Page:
Incomplete outcome data

All trials were judged to be of low risk of attrition bias.

Other potential sources of bias

Two of the studies, i.e. FRISC[10] and Italian Elderly ACS,[13] were judged to be at low risk of other biases, whereas TACTICS-TIMI 18[45] was found to be at unclear risk of bias.

Meta-analysis

Heterogeneity

Heterogeneity measurement indicated that there are no substantial discrepancies between the studies as I2 was down to be approaching 0% in both death and MI outcomes.

Log risk ratio effect sizes

For the two primary outcomes, the forest plots of log risk ratios are presented in [Figure 3] and [Figure 4]. In the death (all causes), the overall log risk ratio was −0.142 and the effect size (Z value) was − 1.266 and it was not significant (P = 0.205). Indeed, only one study effect size was significant (P = 0.05) and that was the FRISC trial.[10] Therefore, there are no significant differences overall between invasive and conservative treatments for this primary outcome. As far as the MI is concerned, it can be concluded from the forest plot that invasive treatment is more effective than the conservative one in reducing MI events as the overall effect size was significant at P< 0.001 (Z = −5.415). In this comparison, the invasive intervention is clearly more effective than the conservative treatments. Only one study result was not significant at P = 0.276 (Italian Elderly Trail).
Figure 3: Forest plot of the log risk ratio of the invasive group versus that of the conservative group showing that the overall effect size is not significant suggesting that there are no differences between the interventions with regard to death (all causes)

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Figure 4: Forest plot of the log risk ratio of the invasive group versus that of the conservative group, showing that the overall effect size is significant suggesting that the invasive procedure is more effective with regard to myocardial infarction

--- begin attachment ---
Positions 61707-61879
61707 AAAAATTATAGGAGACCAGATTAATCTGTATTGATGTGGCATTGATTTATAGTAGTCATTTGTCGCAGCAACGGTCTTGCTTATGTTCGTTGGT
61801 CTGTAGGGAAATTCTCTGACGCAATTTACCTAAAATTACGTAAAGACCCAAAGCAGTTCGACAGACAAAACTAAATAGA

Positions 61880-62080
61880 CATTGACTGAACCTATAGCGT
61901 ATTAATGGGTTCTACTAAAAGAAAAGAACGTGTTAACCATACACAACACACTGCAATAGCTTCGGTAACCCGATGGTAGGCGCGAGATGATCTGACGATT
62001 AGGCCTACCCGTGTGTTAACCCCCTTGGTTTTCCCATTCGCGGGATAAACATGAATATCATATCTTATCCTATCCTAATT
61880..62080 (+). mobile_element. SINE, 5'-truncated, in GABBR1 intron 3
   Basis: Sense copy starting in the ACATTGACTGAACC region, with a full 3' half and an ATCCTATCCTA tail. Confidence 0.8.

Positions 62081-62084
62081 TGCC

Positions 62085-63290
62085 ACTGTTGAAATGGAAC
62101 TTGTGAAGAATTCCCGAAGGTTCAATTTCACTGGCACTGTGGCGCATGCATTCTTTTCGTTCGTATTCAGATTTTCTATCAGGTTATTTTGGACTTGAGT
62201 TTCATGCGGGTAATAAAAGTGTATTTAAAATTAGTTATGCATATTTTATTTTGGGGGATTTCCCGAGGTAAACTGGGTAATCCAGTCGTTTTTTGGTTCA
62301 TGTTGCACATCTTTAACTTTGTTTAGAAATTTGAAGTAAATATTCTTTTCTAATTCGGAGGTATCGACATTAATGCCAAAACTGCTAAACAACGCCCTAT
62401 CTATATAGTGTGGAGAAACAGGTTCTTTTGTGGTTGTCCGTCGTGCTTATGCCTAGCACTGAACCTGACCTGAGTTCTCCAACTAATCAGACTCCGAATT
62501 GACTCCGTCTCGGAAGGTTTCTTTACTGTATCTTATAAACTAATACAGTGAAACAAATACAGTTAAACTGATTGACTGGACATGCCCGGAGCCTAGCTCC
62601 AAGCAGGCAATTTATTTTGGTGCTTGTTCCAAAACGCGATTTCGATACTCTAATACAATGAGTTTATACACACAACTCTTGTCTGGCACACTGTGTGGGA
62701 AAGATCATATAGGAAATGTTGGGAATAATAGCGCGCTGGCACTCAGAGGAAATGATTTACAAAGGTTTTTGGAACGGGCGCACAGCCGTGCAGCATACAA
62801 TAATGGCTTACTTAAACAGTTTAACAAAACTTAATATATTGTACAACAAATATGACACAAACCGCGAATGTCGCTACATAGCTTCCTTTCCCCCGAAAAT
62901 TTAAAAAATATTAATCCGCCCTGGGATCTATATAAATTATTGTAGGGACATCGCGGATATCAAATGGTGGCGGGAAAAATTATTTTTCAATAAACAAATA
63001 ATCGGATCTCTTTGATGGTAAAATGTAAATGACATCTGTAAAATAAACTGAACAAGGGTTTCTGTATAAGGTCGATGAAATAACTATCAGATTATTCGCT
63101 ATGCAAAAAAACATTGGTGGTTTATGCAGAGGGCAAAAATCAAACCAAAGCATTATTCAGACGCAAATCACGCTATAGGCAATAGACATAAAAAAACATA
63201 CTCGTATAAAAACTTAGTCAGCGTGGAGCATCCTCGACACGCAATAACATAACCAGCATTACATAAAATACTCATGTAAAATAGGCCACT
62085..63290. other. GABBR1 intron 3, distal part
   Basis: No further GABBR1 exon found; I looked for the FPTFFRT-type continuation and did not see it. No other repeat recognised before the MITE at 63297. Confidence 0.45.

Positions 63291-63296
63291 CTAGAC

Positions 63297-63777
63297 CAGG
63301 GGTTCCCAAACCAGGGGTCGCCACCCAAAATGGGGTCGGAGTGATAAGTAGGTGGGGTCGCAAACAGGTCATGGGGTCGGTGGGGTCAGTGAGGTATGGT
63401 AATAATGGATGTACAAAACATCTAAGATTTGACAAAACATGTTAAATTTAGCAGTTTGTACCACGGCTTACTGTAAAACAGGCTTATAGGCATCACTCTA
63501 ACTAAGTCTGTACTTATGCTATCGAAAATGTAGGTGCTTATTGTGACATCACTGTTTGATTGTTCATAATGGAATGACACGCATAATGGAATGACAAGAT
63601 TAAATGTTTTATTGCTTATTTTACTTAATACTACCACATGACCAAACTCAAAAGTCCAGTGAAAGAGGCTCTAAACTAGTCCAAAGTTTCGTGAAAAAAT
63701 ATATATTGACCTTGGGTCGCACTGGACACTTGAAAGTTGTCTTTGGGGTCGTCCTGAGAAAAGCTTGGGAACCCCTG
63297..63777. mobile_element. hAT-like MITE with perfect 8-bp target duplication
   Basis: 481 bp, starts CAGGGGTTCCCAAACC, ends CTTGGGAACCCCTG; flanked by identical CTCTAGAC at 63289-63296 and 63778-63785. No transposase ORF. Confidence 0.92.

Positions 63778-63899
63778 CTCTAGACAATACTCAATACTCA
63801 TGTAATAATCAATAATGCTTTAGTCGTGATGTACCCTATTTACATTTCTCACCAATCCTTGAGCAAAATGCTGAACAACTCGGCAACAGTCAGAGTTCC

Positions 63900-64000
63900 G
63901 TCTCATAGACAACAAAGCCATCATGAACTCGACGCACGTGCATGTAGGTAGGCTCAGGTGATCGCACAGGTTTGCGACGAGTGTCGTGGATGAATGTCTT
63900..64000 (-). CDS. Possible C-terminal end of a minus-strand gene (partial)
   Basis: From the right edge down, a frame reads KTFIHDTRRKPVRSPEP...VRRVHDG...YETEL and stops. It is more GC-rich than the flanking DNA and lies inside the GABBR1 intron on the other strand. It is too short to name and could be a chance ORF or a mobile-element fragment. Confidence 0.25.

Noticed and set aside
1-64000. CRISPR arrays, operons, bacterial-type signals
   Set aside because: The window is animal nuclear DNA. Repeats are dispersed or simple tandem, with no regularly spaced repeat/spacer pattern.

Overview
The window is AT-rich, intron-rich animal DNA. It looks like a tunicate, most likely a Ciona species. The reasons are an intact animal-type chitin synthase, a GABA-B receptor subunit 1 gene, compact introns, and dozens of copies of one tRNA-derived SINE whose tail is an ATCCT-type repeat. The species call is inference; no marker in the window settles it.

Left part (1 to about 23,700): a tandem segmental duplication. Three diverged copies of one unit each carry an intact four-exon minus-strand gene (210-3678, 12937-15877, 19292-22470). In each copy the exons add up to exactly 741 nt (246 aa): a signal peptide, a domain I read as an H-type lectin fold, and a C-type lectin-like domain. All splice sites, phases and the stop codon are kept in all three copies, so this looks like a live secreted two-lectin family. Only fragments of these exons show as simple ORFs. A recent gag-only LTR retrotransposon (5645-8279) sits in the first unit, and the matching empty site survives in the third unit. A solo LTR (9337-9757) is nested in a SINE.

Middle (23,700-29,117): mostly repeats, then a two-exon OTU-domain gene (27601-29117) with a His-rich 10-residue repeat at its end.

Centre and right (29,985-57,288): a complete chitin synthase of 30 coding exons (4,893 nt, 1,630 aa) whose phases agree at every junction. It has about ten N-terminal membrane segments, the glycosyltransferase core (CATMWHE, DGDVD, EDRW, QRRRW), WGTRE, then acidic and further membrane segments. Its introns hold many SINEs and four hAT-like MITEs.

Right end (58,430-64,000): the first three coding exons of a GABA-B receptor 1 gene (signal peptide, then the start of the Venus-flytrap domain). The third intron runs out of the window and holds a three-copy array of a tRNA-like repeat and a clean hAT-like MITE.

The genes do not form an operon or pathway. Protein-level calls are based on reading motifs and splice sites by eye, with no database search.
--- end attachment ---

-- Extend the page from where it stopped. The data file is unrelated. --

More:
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Publication bias

The funnel plots of the two primary outcomes suggested that there is no publication bias as the values scattered symmetrically on the plot.


  Discussion Top


This systematic review included four RCTs of total of 3016 patients with UA or NSTMI, comparing between routine invasive approach and conservative approach. There were no statistically significant differences between invasive and conservative treatments in all-cause mortality (log risk ratio: 0.142 and 95% confidence interval (CI): 0.363–0.78, P = 0.205, 4 studies, 3016 participants, and low-quality evidence.

All the four trails reported the outcomes after a different period of follow-up. FRISC study has the longest period of follow-up with about 5 years compared to about 1 year of follow-up for both Italian Elderly study[13] and After Eighty study[12] and only a 6-month period for TACTICS-TIMI18.[45] However, although there was a difference in the duration of the follow-up, the rate of death due to all causes after each different period was not significant in favor of invasive approach.

One of the main findings of this review is that it shows that there was a significant risk reduction in the incidence of MI log risk ratio. Elderly population are at high risk to have more complicated ischemic lesions, and thus, early diagnostic angiography in the invasive approach can predict those and prevent the incidence of MI. In comparison, the conservative approach, angiography is indicated only in case of recurrent ischemia which makes it difficult to detect patients at high risk to prevent MI. However, this has no effect on the overall survival. This is because the invasive treatment approach is double-edged sword sever complicated ischemic lesion so prevent the occurrence of acute MI, but on the other hand, it could lead to serious fatal complications such as bleeding, particularly in vulnerable group like elderly.

Some of the limitations encountered are as follows: some of the selected articles are prone to recall bias and selection bias, the duration of follow-up varied significantly between included studies, and there were only four RCTs which recruited the elderly who were above 65 years.


  Conclusion Top


To sum up, a routine invasive approach in the elderly with UA/NSTMI was not associated with any significance in terms of mortality compared with conservative approach. However, the incidence of MI was much lower with the routine invasive approach. Elderly population are at high risk to have more complicated ischemic lesions, and thus, early diagnostic angiography in the invasive approach can predict those and prevent the incidence of MI. Moreover, the benefits of a routine invasive strategy may be more meaningful in high-risk patients, with high-level troponin.



Financial support and sponsorship

Nil.

Conflicts of interest

There are no conflicts of interest.